Afghanistan Fellowship Project

The future of Afghanistan ultimately depends on its people.  While there is a role for the international community in supporting them, only the people of Afghanistan can build an effective state and develop an infrastructure of reconciliation and reconstruction. For the last decade The Stabilisation and Recovery Network (TSRN) has been developing Fellowship methodologies for deployment in states in transition from or affected by conflict.  In 2019 it launched a new project to work with a team of Afghan leaders and international experts to develop an Afghanistan Fellowship programme. The programme is aimed at enabling younger Afghan professionals from government, civil society, the media and the private sector, to achieve their objectives over a three-year Fellowship.

Our guiding principles are the promotion and protection of human rights and the rule of law and a commitment to fighting corruption through the advancement of good governance and public service. Initial consultations with stakeholders in Afghanistan have identified three potential areas of development for the initial pilot Fellowship offerings:

Making Change Happen – building capacity in project management and delivery

Evidence Based Policy Making – building capacity in data processing and information analysis

Cyber Security – building capacity in critical information infrastructure defence

Previous Fellowships delivered by the TSRN team include:

  • UK Cabinet Office: GCC Counter Extremism Fellowship programme, March 2016-2018
  • United Nations Fund for Population, Peace Building Network for Youth Instructors, 2018-2019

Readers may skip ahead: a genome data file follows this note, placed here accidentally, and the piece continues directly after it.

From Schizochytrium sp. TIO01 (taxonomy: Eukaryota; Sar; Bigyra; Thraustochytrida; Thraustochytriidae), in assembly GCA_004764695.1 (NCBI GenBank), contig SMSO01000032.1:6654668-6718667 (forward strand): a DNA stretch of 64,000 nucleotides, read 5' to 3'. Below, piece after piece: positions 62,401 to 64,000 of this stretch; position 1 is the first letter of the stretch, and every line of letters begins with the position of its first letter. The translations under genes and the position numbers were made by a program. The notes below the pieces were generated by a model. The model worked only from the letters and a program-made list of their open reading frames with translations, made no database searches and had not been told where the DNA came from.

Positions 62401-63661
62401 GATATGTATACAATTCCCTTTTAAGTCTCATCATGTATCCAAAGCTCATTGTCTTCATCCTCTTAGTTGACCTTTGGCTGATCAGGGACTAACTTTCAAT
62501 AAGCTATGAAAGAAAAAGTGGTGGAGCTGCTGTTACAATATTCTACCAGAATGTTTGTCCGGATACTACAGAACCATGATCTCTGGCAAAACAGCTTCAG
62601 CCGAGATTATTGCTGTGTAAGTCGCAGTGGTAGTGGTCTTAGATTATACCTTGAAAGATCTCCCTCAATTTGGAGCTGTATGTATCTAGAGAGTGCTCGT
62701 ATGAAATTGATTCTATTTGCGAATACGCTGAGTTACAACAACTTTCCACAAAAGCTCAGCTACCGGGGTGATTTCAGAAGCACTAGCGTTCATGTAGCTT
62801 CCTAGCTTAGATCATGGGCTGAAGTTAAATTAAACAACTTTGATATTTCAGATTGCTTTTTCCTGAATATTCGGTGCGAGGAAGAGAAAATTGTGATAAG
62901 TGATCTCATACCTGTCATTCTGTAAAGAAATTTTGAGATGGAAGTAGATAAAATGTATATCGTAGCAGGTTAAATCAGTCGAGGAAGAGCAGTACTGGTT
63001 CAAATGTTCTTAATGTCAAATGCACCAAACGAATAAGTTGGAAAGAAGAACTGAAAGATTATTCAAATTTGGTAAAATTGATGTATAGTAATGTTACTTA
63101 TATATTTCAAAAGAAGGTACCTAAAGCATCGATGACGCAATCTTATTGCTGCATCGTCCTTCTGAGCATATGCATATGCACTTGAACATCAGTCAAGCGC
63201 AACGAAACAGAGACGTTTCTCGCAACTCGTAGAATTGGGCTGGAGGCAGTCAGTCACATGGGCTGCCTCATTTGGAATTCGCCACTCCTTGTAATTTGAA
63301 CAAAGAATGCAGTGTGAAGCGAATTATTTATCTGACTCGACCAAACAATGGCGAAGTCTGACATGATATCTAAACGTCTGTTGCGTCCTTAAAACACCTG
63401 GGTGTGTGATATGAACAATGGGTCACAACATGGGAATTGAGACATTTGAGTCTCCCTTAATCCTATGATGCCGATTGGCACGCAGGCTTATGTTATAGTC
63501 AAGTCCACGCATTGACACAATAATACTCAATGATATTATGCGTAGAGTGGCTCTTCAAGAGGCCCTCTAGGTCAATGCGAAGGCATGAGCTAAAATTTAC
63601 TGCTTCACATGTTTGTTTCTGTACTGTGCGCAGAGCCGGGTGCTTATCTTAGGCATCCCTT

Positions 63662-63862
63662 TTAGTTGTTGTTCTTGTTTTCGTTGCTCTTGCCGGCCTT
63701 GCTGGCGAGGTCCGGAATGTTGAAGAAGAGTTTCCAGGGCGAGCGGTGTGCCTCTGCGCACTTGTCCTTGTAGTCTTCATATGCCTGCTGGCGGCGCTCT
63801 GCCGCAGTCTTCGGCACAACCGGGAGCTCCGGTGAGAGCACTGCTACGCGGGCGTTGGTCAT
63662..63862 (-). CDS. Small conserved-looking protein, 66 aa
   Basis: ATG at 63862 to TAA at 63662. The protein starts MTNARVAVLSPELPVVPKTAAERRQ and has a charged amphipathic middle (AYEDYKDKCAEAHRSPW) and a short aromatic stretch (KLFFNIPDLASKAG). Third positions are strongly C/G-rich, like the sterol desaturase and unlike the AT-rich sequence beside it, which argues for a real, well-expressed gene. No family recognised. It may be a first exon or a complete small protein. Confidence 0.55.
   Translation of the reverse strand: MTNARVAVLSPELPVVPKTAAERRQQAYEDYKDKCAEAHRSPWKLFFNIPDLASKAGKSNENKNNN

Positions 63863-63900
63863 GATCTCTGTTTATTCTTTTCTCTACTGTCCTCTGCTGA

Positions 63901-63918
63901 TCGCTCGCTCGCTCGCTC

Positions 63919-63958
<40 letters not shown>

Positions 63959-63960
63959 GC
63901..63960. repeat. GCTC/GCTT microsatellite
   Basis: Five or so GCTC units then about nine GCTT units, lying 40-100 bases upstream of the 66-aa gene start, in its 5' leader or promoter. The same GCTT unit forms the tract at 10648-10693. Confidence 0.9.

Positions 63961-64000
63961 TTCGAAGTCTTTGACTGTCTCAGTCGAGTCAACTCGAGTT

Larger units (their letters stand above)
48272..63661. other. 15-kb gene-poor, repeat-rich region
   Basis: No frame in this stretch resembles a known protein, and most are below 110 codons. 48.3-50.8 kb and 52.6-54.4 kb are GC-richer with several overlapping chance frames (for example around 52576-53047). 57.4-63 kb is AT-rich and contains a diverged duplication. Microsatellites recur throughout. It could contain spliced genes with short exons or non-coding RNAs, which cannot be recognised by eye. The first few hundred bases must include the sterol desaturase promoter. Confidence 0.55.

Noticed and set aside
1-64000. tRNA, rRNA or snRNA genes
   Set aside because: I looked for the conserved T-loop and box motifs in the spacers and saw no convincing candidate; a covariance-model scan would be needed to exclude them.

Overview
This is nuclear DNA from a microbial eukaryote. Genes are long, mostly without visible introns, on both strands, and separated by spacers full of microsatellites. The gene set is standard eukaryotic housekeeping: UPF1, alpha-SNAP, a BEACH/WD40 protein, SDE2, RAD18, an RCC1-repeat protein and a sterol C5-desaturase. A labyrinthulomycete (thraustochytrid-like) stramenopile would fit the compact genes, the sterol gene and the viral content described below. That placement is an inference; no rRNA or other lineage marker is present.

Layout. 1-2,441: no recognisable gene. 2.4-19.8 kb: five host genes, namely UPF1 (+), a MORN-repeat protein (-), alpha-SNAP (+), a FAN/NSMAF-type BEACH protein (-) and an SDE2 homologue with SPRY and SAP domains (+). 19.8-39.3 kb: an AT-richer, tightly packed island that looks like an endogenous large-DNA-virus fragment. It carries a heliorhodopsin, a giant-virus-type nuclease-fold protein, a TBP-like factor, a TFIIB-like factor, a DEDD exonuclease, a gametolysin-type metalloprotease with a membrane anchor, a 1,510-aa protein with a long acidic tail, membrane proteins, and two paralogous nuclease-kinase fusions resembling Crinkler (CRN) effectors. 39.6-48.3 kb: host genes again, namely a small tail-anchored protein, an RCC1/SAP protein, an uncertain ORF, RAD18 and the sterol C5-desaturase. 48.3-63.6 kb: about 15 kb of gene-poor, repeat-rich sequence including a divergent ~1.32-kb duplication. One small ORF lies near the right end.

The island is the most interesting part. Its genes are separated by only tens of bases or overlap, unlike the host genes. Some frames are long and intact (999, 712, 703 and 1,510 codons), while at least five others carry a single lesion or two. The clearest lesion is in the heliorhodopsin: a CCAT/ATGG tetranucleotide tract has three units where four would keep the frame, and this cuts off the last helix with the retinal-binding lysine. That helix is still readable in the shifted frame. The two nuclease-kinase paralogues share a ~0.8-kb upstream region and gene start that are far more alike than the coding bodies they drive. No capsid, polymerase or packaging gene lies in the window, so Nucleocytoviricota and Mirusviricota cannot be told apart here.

• UK Foreign Office/PGI Cyber Capacity Building fund, Cyber Policy Makers Network, in MENA region, 2015-2017 and in Africa 2017-2019
  • UK Foreign Office/John Smith Trust Arab Partnership Programme: Rule of Law Fellowship programmes for Bahrain, Jordan, Lebanon, Iraq and Oman, February 2011 to March 2013
  • Ministry of Justice/John Smith Trust Fellowship Programme: leadership network in Armenia, Azerbaijan, Georgia, Kyrgyzstan, Moldova, Russia, Turkmenistan and Ukraine, 2008 to 2014
  • UNAMI Office of Political Affairs, National Reconciliation, JAL and de-Baathification process, workshops for Iraqi Parliamentarians, December 2015

The key elements of these Fellowships are that the Fellows themselves define their learning agendas. It is the projects that they need to deliver that shape the content of the ten-day residential programme at the heart of the experience. This is an intensive period of focus on locally defined problems. It is not about transplanting pre-conceived and packaged “best” practice solutions to the context of Afghanistan. It is also learning that is based on practical application and based on experiential engagement: learning by doing. These collective elements mean that much of the learning is from the Fellow’s peers on the programme. The individual focus is on their implementation plan. This is the way in which they will use their learning in the resolution of the problem or challenge they face. Their task will be to produce an action plan that contains clear and achievable benchmarks and they will be mentored to achieve these benchmarks over an extended period. This means that mentorship and feedback is given immediately and on an ongoing basis. This is not just a single off the peg training programme. Fellows benefit from the intense scrutiny of the delivery team who are experts in their fields. They also learn from external experts in fields relevant to the challenges they face.  On their return the Fellows have a responsibility to cascade their learning to other young leaders. As more cohorts join the alumni network expands and gradually becomes a self-sustaining community of practice.


The Afghanistan Fellowship is being developed by the UK NGO TSRN and a special board of experts on and from Afghanistan. A full project proposal is being developed with Afghan partners for a set of highly focussed implementation pilots to prove the concept and refine the methodology to this context. In this phase of the project we are designing a training needs assessment and recruitment strategy. For this we are looking to build a network of donors and sponsors who are interesting in assisting in the delivery of the programme at its inception phase with a view to providing longer term support.